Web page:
Wednesday, October 12, 2011

The Golem Revisited: Paul Wegener, Pacifist

Golem-blogging, essay 2 of 21:

Paul Wegener, Pacifist

Paul Wegener in
Alraune (1928).
This next excerpt from my Horror 101 essay on The Golem (1920) is focused on Paul Wegener—the movie’s co-director, co-writer, and star. There’s not a lot of biographical information available on him. A biography does exist, but it’s in German and hasn’t been translated into English yet. As usual, I’m wary of putting too much trust in information solely available through the internet.


“The genius of The Golem sprung from a collaboration of some very talented people, namely Paul Wegener, Henrik Galeen, Karl Freund, and Hans Poelzig.

“Paul Wegener was a widely respected leader in the early German film industry, known for his skills as an actor, writer, director, and producer. His first major movie, The Student of Prague, survives today. Released six years before The Cabinet of Dr. Caligari (generally considered the first expressionist movie), The Student of Prague is expressionist in everything except its style, but there it falls dismally short. In fact, it lacks any style, except for a tedious, primitive style reminiscent of the Georges Melies stagebound fantasy shorts of the early 1900’s, drawn out to feature length. Regardless, The Student of Prague was a hit in Germany and internationally, and established Wegener as a major force in the German film industry.

“Obviously fascinated by the Jewish legend of the Golem of Prague, Wegener made three Golem movies: first The Golem in 1915, then a comic variation in 1917 (The Golem and the Dancing Girl), and finally The Golem: How He Came Into the World in 1920. Although the 1920 version is usually grouped with the post-Caligari German Expressionist movies, it can be viewed as the final installment of a trilogy that began well before Caligari was conceived.”

In my Horror 101 essay, I chose not to address one of the most intriguing things about Wegener that I came across in my research. The best biographical information on Wegener that I found on the internet is at this site:

As a pacifist (Mennonite variety), I was particularly interested in this, near the end of the article:

“March 1933 was the start of a great upheaval for Germany. The National Socialists came to political prominence and theatre companies were disbanded, many of the actors and directors arrested, persecuted or exiled. Although a pacifist and unwanted by the new political power, Wegener remained in Germany and continued his work on stage and screen despite the limitations.”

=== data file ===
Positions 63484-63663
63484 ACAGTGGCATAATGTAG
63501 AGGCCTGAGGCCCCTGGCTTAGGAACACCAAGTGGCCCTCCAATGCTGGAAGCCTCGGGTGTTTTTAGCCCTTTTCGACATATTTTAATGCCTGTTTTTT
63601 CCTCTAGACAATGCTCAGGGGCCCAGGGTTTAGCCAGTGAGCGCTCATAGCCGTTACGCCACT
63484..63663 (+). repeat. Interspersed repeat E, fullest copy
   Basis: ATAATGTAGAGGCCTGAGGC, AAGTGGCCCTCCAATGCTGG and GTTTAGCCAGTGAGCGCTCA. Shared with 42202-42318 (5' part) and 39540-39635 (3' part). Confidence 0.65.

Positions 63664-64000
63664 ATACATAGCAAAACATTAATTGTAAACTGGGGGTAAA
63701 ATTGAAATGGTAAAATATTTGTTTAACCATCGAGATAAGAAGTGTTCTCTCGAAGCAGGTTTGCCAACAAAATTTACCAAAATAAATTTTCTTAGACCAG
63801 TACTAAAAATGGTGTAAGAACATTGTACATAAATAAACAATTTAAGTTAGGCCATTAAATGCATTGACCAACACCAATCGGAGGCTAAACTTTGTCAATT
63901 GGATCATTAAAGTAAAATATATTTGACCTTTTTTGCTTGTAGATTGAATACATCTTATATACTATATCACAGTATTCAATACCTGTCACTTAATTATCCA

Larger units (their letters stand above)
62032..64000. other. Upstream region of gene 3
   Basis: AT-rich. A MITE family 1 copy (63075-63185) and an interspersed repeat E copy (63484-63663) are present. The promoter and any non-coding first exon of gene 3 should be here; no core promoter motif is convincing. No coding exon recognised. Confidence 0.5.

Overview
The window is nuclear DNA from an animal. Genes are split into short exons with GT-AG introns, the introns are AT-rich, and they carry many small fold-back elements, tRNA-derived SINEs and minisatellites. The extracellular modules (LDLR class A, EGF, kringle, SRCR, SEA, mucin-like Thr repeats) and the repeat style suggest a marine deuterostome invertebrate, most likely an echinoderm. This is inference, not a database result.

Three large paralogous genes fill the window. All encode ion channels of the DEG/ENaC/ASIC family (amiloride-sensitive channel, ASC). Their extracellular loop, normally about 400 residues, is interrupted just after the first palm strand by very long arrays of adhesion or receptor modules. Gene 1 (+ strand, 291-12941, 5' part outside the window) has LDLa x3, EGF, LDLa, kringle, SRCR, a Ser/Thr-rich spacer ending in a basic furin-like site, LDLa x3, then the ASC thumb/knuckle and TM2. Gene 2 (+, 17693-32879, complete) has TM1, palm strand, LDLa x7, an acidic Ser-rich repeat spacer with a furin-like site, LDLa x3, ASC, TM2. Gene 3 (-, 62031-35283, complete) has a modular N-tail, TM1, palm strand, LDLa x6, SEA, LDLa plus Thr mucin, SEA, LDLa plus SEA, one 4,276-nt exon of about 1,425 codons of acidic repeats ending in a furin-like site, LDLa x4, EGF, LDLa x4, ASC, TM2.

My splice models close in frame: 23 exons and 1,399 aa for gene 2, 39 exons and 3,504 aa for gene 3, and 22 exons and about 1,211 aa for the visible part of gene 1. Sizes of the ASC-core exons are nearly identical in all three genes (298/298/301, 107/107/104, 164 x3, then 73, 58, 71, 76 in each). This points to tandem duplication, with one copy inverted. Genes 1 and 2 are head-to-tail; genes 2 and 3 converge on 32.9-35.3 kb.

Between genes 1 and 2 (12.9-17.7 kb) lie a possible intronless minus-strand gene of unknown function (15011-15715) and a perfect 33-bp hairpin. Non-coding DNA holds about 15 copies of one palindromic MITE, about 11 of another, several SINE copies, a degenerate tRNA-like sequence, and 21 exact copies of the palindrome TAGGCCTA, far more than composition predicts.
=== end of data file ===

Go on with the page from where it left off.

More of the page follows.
Now, I’m generally suspicious of claims of pacifism.  Unless a little more information is given than this, the term is close to meaningless.  Lacking details on the nature of his pacifism—whether it was ethical, religious, or political—I thought it best to leave out mention of this intriguing little tidbit.

But since then, I’ve been thinking…

The Golem has a very peculiar end. For most of its length, the narrative track is similar to The Cabinet of Dr. Caligari, a huge success made at the same studio in the previous year. Both movies have an eccentric personality creating a monster, hiding it while it’s in its dormant shape, then losing control of it. Naturally, the monster carries off the heroine. In Caligari, the situation is resolved with the monster collapsing from exhaustion after being chased by a lynch mob. This became a standard narrative convention for hundreds of monster movie plots that followed. In the end, society bands together and defeats the beast. In the 1931 Frankenstein, the armed townspeople hunt down the monster and burn the windmill. In King Kong, the monster is gunned down by airplanes. In Dracula, the band of heroic men track down the vampire and destroy it. In The Wolf Man, it’s armed townspeople beating the bushes for the killer wolf in the misty woods. In each case, the monster is defeated by violence.

By contrast, The Golem has one of the most peaceful, diminuendo climaxes in horror movies (or any other genre, for that matter). A child defeats him, unintentionally, simply out of curiosity. A conventional ending would have pitted the Golem against society in an exciting confrontation. And, indeed, such an ending would have been more cathartic and exciting. It probably would have sold more tickets. In commercial terms, it’s a no-brainer. But instead, Wegener and his co-screenwriter Henrik Galeen opted for an ironic, poetic, lyrical end. And perhaps a subversively pacifist end, now that I think about it. Evil is defeated, but not by repaying violence with violence, eye-for-an-eye style. Evil is defeated by innocence.

Was this an intentional pacifist choice on the part of the screenwriters? It’s impossible to tell, but intriguing to contemplate. It’s also interesting that no critics appear to have picked up on the underlying pacifist tone of the climactic scene. Instead most critics of the movie have chosen to concentrate on the choice of blonde Aryan children in this final scene (which takes place outside the gates of the Jewish ghetto, so it makes sense that Aryan children will be on the other side). The suggestion tends to be that the scene is mildly anti-Semitic, with Christian children destroying the Jewish monster. Personally, I think that’s more of a stretch than my interpretation. I look at the scene and see poetry and hope, with not a hint of hatred. It’s a beautiful end, nearly unique in the history of monster movies, but then… so few have been made by pacifists.

Watch The Golem (1920):
Purchase through Kino International
or at Amazon,
rent through Netflix,
or sneak a peek at YouTube.

© 2011 Lee Price

No comments:

Post a Comment